I attended two very different events this week, which represented very different ways of thinking about the world.
The first was a talk in St Neots with Jon Alexander, the author of the recently published ‘Citizens: Why the key to fixing everything is all of us‘.
The talk was organised by the Neotists, a group of 300+ creative professionals (designers, illustrators etc) who work with other local organisations and the public to share ideas, collaborate on projects and run workshops and events for the community. This kind of grassroots initiative is exactly what Jon celebrates and advocates in his book, as part of the move from a ‘Consumer Story’ to a ‘Citizen Story’.
The Consumer Story tells us that humans are inherently self-interested and competitive, and shapes all culture and society in this light. The Citizen Story recognises us as capable, caring and collaborative, and encourages us to get involved in reshaping our economic and political systems and to tackle the dual problems of inequality and climate change.
Summarised like that, it does all sound like a rather fluffy Utopianism, but Jon highlighted lots of practical real-world examples of where this approach has been harnessed to great effect, including the well-documented case of the Taiwanese ‘whole society’ response to the Covid pandemic. This absolutely chimes with my worldview, which remains so heavily influenced by the amazing demonstration of public willingness and aptitude that we saw locally during the pandemic.
It all comes down to trust. Jon’s closing quote was “What would you do in this time, if you truly believed in yourself and those around you?”
It’s a great way of thinking about the interdependence which is key to our quality of life.
Confrontation: the ugly alternative
This meeting always starts with some ceremonial elements, not least the election of this year’s Mayor; congratulations to Cllr Mark Ashton, who succeeds his Cherry Hinton colleague Cllr Russ McPherson in this role. One of the Mayor’s privileges is to appoint his Chaplain for the year. This year’s appointee is Steve Campbell from C3 Church, whose address to councillors invoked very similar themes to those raised by Jon, namely the public’s need for, and expectation of, trust and transparency by elected members.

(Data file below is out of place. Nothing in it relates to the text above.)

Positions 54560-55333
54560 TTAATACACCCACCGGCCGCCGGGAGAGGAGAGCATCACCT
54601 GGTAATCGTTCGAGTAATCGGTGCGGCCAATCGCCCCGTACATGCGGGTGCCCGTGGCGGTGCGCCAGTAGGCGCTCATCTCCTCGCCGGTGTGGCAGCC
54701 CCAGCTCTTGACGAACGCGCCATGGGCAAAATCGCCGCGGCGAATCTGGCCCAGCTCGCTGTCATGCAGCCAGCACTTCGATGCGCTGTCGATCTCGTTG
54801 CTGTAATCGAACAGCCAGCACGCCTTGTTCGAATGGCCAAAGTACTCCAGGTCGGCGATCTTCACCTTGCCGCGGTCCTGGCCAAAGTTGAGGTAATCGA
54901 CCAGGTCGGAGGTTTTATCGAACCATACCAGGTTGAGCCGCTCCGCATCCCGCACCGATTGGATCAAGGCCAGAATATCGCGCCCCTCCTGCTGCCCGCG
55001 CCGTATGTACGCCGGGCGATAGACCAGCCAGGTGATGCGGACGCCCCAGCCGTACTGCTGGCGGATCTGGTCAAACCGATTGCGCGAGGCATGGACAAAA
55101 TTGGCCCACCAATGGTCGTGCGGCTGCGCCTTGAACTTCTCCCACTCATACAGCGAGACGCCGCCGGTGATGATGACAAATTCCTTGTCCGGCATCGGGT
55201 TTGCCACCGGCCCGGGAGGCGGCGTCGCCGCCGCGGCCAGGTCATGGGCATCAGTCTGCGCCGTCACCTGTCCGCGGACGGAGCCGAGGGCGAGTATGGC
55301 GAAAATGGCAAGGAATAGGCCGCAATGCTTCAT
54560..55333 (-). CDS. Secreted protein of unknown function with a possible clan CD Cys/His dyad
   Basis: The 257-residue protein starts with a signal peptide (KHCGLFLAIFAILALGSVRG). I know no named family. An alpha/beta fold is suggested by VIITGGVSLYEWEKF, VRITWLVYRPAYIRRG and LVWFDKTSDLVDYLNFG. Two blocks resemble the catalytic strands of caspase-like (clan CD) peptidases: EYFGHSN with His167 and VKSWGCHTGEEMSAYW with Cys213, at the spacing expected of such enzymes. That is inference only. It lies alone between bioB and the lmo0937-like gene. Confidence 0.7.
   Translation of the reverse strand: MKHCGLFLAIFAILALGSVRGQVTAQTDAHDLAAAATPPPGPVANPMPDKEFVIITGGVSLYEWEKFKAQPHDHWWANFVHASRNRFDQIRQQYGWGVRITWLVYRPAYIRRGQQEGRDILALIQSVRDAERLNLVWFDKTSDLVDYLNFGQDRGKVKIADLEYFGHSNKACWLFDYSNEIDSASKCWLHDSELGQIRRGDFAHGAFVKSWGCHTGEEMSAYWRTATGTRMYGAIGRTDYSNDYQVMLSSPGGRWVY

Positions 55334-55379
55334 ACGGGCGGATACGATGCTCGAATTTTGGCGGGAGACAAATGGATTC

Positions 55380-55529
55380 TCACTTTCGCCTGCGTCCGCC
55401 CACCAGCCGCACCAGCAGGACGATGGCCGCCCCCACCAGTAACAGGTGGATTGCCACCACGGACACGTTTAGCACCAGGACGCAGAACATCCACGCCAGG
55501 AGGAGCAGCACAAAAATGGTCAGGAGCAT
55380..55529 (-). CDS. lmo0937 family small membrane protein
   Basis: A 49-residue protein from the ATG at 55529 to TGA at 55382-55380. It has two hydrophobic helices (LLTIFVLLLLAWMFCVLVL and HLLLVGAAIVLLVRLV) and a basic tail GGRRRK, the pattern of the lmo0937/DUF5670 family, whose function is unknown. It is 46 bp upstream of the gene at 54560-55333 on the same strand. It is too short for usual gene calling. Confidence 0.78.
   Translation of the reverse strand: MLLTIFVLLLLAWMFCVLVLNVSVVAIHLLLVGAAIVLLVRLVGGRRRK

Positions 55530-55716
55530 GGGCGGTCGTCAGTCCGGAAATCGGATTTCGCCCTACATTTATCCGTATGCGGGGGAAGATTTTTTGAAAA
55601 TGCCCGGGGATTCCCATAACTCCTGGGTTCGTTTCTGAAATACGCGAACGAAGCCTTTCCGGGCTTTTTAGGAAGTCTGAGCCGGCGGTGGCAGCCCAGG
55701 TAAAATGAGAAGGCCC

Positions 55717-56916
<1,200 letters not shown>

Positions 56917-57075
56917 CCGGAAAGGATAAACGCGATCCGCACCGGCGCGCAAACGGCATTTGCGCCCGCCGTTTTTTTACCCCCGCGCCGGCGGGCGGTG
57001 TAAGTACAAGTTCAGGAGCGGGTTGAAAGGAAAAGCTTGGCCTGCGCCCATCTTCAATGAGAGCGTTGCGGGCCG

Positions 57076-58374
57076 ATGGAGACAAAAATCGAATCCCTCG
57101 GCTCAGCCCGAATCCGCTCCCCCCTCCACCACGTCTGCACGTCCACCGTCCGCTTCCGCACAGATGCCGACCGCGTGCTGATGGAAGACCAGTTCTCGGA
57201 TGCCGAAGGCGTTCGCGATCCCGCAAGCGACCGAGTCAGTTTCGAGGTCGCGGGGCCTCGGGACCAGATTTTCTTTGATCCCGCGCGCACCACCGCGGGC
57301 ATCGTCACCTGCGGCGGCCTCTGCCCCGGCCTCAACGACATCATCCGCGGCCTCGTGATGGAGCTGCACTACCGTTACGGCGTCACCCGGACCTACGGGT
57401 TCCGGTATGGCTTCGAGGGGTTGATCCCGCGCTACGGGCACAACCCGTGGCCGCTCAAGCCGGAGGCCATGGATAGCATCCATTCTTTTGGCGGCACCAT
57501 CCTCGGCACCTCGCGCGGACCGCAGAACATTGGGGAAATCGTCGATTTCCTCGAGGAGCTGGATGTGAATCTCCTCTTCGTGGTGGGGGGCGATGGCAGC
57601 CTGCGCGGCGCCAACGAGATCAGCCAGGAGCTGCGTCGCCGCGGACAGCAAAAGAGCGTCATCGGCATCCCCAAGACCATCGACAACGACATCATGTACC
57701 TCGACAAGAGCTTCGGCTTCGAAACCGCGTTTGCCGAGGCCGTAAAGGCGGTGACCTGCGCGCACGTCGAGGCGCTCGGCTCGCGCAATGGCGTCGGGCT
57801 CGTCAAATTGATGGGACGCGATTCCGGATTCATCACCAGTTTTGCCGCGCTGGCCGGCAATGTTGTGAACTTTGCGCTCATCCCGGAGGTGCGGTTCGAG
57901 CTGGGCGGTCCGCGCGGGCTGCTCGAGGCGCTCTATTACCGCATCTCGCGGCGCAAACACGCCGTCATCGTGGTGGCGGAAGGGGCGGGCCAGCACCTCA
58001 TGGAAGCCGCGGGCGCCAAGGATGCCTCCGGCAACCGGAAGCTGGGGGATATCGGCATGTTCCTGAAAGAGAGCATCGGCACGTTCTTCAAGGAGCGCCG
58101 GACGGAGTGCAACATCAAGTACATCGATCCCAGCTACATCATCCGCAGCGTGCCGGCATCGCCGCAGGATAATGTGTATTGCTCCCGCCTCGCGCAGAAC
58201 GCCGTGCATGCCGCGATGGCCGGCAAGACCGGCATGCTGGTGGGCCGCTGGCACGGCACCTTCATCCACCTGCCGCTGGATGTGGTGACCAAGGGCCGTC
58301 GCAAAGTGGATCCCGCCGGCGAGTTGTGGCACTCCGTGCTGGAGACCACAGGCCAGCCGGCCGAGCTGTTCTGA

Unfortunately, while there were some moments of collaboration, other elements of the meeting did not live up to those high ideals.
Watching the accusatory comments being exchanged across the chamber, it really did strike me that party tribalism is doubly damaging. First it engenders a hostile atmosphere; and then that very hostility encourages councillors to dig in even deeper with their own ‘tribe’, perpetuating the dynamic.
One councillor was particularly acerbic in his comments about the Lib Dem opposition; I wonder whether that reflects his view not only of the nine Lib Dem councillors themselves, but also of that significant proportion of the city’s residents who voted for them? As Phil Rodgers highlighted after this year’s election, the First Past The Post system delivers representation in the Council chamber which bears little resemblance to the actual distribution of votes:
I’ve said before that I find these meetings of full Council the least productive and least enjoyable part of being a councillor, and with an embedded party super-majority in Cambridge, I can’t see any likelihood of that changing. To come back to Jon’s thesis, the aggressive, tribal exchanges are the opposite of what we need given the multiple crises we face: “Citizen organisations are open and transparent; they show their working; and they invite participation at every available opportunity. As a result, people’s massive loss of trust in organisations is flipped.”
This year will see more work on the City Council’s ‘Our Cambridge’ transformation project, which is predicated on the idea of partnership and, yes, trust.
I honestly wonder how we can make progress with enacting this on the ground if what goes on between elected members is so unproductive – and at times unpleasant.
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